BIRMINGHAM, Ala. (WHNT) - A Birmingham-area teenager, just 16, is learning to use a rare prosthetic hand - after her natural hand was crushed in an auto wreck.
Judie Cummings recently sat with her daughter Haley as the two showed off Haley's new device - one that has been fit with prosthetic fingers which will one day allow her to move as she did before the accident.
"I haven't really learned much about this device yet," Haley admitted to local media. "Hopefully I'll learn more soon. But I learn pretty easily so it shouldn't take that long."
The $95,000 technology is only being used by 15 people in the United States. For Haley to join the select group, she had to make a difficult decision - remove what was left of her original hand.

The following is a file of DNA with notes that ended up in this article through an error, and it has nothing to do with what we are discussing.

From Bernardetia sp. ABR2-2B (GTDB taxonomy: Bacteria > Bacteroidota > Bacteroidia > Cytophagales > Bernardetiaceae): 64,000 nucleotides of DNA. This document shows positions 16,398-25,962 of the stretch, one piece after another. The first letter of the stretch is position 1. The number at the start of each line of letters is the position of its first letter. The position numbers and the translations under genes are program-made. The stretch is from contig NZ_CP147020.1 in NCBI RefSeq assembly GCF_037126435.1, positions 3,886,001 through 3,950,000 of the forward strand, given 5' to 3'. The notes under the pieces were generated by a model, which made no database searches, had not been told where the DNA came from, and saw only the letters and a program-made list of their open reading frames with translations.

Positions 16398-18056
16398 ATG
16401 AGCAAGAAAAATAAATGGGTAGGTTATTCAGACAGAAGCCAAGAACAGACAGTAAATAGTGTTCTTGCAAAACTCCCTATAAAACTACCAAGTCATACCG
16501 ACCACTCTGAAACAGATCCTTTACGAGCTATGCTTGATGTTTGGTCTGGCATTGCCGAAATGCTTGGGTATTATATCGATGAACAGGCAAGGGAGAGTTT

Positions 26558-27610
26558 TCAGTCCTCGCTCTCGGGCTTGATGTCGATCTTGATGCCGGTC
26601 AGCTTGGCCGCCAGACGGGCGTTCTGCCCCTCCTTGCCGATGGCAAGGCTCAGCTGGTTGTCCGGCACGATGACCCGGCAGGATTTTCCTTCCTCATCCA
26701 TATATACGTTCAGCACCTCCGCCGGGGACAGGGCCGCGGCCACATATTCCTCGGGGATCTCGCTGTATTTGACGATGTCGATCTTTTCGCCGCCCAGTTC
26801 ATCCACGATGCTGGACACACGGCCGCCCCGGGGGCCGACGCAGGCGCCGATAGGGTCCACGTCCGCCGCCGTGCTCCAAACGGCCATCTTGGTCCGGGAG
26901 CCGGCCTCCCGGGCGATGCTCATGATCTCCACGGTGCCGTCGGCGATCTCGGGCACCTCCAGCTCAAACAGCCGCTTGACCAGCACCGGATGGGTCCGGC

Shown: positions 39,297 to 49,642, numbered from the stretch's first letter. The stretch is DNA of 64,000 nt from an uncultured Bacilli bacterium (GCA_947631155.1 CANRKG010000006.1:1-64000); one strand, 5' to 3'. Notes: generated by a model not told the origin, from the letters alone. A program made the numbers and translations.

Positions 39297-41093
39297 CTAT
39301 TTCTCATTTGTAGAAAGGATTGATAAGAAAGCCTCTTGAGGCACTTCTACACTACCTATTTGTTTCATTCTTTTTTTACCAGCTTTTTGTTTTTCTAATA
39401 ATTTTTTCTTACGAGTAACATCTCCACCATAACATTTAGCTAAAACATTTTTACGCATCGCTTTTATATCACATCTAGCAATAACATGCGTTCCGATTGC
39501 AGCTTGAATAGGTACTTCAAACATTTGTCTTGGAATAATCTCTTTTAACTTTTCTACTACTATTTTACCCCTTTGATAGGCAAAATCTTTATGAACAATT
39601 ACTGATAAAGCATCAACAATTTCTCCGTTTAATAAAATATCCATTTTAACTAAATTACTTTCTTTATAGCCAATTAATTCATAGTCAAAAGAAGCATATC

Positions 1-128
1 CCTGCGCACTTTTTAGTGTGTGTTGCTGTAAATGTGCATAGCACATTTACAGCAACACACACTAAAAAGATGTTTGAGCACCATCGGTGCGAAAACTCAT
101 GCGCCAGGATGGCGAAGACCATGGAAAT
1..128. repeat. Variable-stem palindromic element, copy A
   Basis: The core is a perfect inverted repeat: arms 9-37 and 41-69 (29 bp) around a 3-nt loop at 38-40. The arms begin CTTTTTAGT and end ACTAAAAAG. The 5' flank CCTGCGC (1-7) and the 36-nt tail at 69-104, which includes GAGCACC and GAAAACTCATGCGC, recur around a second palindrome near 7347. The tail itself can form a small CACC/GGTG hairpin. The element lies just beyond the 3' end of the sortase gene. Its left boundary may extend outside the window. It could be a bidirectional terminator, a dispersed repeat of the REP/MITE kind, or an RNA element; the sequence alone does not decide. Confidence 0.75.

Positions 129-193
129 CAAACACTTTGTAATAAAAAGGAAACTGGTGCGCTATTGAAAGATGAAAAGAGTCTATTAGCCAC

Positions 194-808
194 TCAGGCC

Judie Cummings explained how the process went, "Haley said, 'If [the remaining fingers] are not going to do anything, if they're not going to work, I don't want them.' They would have gotten in the way of this. We wouldn't have been nearly as successful with this if we just had those two fingers just sticking out there."
Haley is already using her new hand to shake with others and hold balls. Movement is mostly restricted to open and closing for now. In time though, each digit will have individualized motion - allowing Haley to return to the life of a normal teenager.
"It's going to feel a lot better because people have been staring at my hand a lot since the wreck," Haley admitted, "It will feel a lot better people not staring at me."
For more on the remarkable power of medical technology, watch Michelle Stark's report on WHNT News 19 at 6:30 p.m. Monday, December 3rd.